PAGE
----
The U.S. commission on civil rights reports that the Nixon administration had shown some signs of progress in enforcing civil rights laws.
1971 (May 10)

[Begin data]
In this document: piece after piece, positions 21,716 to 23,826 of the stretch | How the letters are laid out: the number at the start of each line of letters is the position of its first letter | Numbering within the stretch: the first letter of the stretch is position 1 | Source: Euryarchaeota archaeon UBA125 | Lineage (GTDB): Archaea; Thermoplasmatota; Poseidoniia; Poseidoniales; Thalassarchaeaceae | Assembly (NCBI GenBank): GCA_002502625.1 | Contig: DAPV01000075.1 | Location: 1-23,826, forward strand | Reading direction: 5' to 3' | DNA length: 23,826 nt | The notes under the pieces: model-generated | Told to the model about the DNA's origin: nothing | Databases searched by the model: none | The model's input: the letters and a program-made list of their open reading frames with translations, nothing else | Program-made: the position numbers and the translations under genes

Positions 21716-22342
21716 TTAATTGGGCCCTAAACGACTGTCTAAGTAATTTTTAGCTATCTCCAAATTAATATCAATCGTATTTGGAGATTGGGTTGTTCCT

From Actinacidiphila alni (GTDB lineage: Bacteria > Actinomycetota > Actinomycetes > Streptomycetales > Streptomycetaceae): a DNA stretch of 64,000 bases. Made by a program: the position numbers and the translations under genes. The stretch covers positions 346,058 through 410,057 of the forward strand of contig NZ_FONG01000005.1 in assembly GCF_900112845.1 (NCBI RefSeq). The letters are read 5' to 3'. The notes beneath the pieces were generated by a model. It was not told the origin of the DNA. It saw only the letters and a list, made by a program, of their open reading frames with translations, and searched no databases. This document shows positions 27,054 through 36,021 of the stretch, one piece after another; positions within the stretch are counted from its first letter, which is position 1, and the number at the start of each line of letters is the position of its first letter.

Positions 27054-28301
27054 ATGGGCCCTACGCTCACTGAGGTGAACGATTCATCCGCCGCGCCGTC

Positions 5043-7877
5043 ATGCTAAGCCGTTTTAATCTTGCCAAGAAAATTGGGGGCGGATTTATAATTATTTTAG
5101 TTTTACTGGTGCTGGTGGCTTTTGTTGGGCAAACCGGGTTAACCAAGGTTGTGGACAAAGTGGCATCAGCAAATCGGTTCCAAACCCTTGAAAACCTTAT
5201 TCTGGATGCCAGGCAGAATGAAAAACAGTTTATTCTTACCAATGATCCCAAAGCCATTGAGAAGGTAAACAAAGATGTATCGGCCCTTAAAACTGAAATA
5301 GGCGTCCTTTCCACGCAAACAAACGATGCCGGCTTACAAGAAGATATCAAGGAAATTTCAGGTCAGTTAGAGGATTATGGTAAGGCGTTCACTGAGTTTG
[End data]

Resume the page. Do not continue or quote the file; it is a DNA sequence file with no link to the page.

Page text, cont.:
The U.S. commission on civil rights reported that the Nixon administration had shown some signs of progress in enforcing civil rights laws but considerable strides needed to be made. The new commission report came seven months after a harsh indictment of the administration was issued, asserting that there had been a major breakdown in the enforcement of the civil rights laws. The commission singled out for praise George P. Shultz, director of the office of management and budget and Leonard Garment, a presidential counselor, for what it termed their efforts at "active intervention" in seeking compliance with civil rights laws. The report also cited other signs of progress: 1. President Nixon, in his fiscal 1972 budget recommendations, had sought more funds for the office of federal contract compliance and the equal employment opportunity commission. 2. The army, among other departments, had set up a program to establish goals for minority employment in its own offices. 3. The justice department had announced that it would add six lawyers to its office to coordinate efforts to enforce title VI of the 1964 civil rights law, which forbade discrimination in federally assisted programs.